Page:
According to NOAA's Climate Prediction Center, the 8 to 14 day temperature outlook shows cooler than average temperatures across much of the northern tier of the nation and especially across the Midwest and Western US. Meanwhile, warmer than average temperatures will settle in across the Southern US to the East Coast.
8 to 14 Day Precipitation Outlook
According to NOAA's Climate Prediction Center, the 8 to 14 Day precipitation outlook shows active weather continuing across much of the nation with the exception of the Southwest.
Thoughts On Last Friday's Killer Tornadoes
By Paul Douglas
"It was one of those March days when the sun shines hot and the wind blow cold: when it is summer in the light and winter in the shade." No one has ever summed up the contradictions of March better than Charles Dickens.
March can bring blizzards, floods and deadly tornadoes. A few take-aways from the deadly EF-4 (160-180 mph wind) tornado on the ground for 50+ miles in Mississippi last Friday. Nighttime tornadoes are especially deadly. Have multiple ways to get warnings, including smartphone and NOAA Weather Radio. 8 people survived by hiding in a walk-in refrigerator at a local restaurant. They made the right choice. And when you hear" tornado emergency" you know it's real; a life-threatening scenario. Your family should have a tornado plan and practice it from time to time.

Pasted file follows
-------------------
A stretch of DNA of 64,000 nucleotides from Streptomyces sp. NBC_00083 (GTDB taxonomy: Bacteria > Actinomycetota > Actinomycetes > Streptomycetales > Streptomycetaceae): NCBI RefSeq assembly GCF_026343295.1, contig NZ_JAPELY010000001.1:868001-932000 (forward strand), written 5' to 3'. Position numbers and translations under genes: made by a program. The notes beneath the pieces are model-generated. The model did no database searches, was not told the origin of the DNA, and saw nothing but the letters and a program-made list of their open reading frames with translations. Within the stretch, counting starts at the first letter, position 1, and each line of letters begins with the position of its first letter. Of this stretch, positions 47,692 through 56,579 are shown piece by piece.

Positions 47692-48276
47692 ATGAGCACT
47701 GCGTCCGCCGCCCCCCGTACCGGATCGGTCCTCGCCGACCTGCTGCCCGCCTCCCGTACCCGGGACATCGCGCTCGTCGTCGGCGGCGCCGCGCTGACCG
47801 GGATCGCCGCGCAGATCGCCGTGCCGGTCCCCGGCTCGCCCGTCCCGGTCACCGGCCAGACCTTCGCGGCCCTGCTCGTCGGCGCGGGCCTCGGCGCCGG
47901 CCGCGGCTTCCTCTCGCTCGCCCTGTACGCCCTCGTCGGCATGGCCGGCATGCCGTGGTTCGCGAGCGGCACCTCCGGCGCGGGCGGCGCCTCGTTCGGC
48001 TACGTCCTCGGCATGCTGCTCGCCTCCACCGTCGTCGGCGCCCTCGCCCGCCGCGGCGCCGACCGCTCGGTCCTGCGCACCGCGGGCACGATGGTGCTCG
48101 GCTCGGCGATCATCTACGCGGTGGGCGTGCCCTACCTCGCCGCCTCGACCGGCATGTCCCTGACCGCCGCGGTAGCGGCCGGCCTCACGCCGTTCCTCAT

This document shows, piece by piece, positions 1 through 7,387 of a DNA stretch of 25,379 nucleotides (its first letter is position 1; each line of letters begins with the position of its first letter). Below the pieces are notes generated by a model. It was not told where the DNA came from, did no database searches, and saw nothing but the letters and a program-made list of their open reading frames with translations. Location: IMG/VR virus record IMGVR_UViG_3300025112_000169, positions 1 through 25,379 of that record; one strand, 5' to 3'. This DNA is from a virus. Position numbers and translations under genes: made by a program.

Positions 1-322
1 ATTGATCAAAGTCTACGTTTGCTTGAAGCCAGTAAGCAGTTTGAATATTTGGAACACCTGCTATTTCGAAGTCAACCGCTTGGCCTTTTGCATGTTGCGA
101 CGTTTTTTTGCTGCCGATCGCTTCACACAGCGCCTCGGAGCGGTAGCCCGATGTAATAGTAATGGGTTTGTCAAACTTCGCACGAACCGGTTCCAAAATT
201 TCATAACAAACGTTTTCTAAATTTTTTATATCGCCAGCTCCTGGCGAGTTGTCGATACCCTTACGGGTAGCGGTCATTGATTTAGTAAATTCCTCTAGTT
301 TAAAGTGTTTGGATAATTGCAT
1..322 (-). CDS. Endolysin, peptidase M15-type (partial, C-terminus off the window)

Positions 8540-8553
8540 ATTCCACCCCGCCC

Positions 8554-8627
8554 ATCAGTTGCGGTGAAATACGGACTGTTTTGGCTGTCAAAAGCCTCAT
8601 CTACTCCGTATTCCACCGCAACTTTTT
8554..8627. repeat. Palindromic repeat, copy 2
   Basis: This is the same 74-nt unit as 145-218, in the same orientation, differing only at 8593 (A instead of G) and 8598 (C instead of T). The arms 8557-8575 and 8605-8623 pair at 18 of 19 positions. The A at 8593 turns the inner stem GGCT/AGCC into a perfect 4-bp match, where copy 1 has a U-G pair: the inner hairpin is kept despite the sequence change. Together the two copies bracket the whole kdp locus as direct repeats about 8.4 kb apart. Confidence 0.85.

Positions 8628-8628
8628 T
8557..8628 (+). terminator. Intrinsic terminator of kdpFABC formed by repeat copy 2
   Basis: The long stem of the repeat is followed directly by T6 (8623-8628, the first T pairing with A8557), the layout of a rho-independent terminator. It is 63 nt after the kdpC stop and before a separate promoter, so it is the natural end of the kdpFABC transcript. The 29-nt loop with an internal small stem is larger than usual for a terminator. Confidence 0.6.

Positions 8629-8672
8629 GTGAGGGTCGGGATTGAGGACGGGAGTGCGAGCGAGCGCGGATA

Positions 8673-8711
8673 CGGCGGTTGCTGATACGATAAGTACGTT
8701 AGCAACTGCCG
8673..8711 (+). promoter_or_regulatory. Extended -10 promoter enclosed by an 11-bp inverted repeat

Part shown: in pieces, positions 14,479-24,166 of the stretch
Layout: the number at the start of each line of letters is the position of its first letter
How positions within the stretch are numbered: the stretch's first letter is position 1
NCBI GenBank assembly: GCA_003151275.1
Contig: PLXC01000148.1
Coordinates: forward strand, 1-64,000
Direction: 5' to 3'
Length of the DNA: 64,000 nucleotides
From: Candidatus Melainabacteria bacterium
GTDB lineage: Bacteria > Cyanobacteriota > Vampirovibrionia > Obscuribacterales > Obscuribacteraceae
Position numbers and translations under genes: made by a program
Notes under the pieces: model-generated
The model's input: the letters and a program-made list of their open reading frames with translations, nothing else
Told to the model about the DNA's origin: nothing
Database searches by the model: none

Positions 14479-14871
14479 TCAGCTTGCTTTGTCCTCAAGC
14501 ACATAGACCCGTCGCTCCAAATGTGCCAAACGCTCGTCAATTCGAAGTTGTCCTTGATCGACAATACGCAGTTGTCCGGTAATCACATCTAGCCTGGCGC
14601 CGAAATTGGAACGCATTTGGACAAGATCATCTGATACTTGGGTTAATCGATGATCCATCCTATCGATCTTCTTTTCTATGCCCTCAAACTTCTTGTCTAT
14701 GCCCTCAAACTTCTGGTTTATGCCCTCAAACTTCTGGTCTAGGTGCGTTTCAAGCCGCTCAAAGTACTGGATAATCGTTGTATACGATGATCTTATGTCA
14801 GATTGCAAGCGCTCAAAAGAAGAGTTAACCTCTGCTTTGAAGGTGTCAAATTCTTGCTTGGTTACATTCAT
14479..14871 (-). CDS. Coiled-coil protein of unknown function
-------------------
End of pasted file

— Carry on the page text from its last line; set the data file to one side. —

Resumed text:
Another swipe of nippy Canadian air arrives today and Wednesday. A little rain Thursday and Friday ends as slush Friday night. That's no April Fool's joke.
We won't hit 50F at MSP until April; the latest first-50 since 2001.
TUESDAY: Patchy clouds, chilly. Winds: SW 7-12. High: 37.
TUESDAY NIGHT: Mostly cloudy and quiet. Winds: NNW 5-10. Low: 17.
WEDNESDAY: Sunny and brisk. Winds: NW 8-13. High 33.
THURSDAY: Light rain or drizzle. Winds: SE 10-20. Wake-up: 19. High 41.
FRIDAY: Rain ends as slushy snow at night. Winds: NE 15-25. Wake-up: 32. High 40.
SATURDAY: Becoming sunny - still cool. Winds: SW 5-10. Wake-up: 23. High: 39.
SUNDAY: Milder with light rain. Winds: SW 10-20. Wake-up: 32. High: 48.
MONDAY: Glimmers of sun, where is spring? Winds: NE 7-12. Wake-up: 25. High: 43.